Egypt began by the end of 1972 to improve its military tactics and build up its forces, receiving jet fighters and anti-aircraft missiles, anti-tank weapons and guided missiles. However, all preparations for crossing the Suez Canal were being leaked, giving a reason to Sadat to expel almost all of the 20,000 Soviet military advisers in Egypt in July 1972.
The plan to attack Israel was code-named Operation Badr
(Arabic for full moon), it had been planned in the beginning of 1971 in absolute secrecy; soldiers only knew about going to war a few hours beforehand.
President Anwar Sadat at the 1973 operation room
Israel never knew at the time that neither Egypt nor Syria would march to war against the Israeli army based on several assumptions. Israel assumed that Syria would not go to war with Israel unless Egypt declared it as well.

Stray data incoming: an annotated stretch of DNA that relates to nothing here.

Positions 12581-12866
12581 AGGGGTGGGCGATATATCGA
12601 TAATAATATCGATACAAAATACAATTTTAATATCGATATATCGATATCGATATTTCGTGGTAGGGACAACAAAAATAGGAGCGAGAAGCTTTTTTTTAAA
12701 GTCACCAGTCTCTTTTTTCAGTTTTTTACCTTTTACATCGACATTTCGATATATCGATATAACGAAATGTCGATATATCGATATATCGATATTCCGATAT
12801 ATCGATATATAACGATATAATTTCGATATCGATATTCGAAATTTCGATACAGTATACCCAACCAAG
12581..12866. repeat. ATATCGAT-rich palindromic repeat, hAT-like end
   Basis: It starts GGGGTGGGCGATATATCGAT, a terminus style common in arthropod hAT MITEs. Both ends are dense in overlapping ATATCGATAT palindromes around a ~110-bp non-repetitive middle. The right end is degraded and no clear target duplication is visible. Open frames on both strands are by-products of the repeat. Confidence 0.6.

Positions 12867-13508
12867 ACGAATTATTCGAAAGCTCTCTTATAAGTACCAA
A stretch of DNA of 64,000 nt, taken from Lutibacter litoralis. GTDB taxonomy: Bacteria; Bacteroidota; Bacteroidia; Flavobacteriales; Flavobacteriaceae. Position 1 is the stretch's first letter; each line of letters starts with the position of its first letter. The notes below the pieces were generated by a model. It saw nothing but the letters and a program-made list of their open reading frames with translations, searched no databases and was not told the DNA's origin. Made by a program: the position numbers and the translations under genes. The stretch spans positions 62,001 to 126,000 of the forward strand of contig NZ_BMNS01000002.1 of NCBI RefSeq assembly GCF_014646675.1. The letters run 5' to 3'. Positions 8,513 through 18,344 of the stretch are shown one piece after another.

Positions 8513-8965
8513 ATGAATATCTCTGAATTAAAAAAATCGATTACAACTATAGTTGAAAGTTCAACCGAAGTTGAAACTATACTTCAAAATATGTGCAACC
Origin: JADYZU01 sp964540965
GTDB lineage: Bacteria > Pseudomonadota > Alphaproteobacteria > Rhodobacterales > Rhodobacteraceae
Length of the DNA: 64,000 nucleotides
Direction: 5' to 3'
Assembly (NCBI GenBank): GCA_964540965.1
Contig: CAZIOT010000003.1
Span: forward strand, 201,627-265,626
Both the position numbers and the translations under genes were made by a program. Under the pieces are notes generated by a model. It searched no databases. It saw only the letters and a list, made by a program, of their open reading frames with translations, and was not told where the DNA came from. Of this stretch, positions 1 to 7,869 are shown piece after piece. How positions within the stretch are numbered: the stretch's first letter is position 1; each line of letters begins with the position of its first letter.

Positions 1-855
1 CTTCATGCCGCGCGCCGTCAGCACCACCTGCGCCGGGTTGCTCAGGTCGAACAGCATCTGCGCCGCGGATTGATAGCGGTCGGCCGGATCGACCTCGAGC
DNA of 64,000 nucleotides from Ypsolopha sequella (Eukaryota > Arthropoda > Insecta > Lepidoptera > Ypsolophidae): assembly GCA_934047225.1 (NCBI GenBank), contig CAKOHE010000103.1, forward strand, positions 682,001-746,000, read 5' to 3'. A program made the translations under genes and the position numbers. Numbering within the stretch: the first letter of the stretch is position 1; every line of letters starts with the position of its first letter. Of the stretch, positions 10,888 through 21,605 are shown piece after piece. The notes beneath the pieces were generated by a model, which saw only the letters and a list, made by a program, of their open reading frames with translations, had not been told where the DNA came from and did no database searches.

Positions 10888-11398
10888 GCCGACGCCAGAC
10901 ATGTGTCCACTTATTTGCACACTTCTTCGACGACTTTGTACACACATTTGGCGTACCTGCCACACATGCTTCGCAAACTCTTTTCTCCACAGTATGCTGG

Another assumption made by the Israeli Directorate of Military Intelligence was based on information provided by senior Mossad agent Ashraf Marawan, former president Nasser's son-in-law, that Egypt would not go to war until they were supplied with the MiG-23 fighter-bomber in order to neutralize the Israeli Air Force. Israel was tricked into thinking that the war with Egypt was not imminent.
Soviet MiG-23 aircraft - DoD photo/VIRIN: DN-ST-89-08431
Egypt ensured a stream of false information regarding maintenance problems and a lack of personnel to operate the advanced war equipment, especially after the expulsion of the Soviet military observers.
Another scheme carried out by the Egyptian Army in May and August 1973 began by conducting military exercises near the borders in order to swindle the Israelis into dismissing war preparations.
One October 4, the Egyptian army publicly announced the demobilization of around 20,000 troops, some of the men were given leaves to perform Umrah
, while other soldiers were also given instructing cadets in military colleges to resume their courses on October 9, a move that would lull Israeli suspicions.
On the morning of October 6, 1973, Egypt deployed special squads of troops along the Suez Canal, their task was to show themselves without their gears or armor to swim and fish.
Only President Sadat, his Minister of War, Ismail Ali, knew about the war plans before October 1.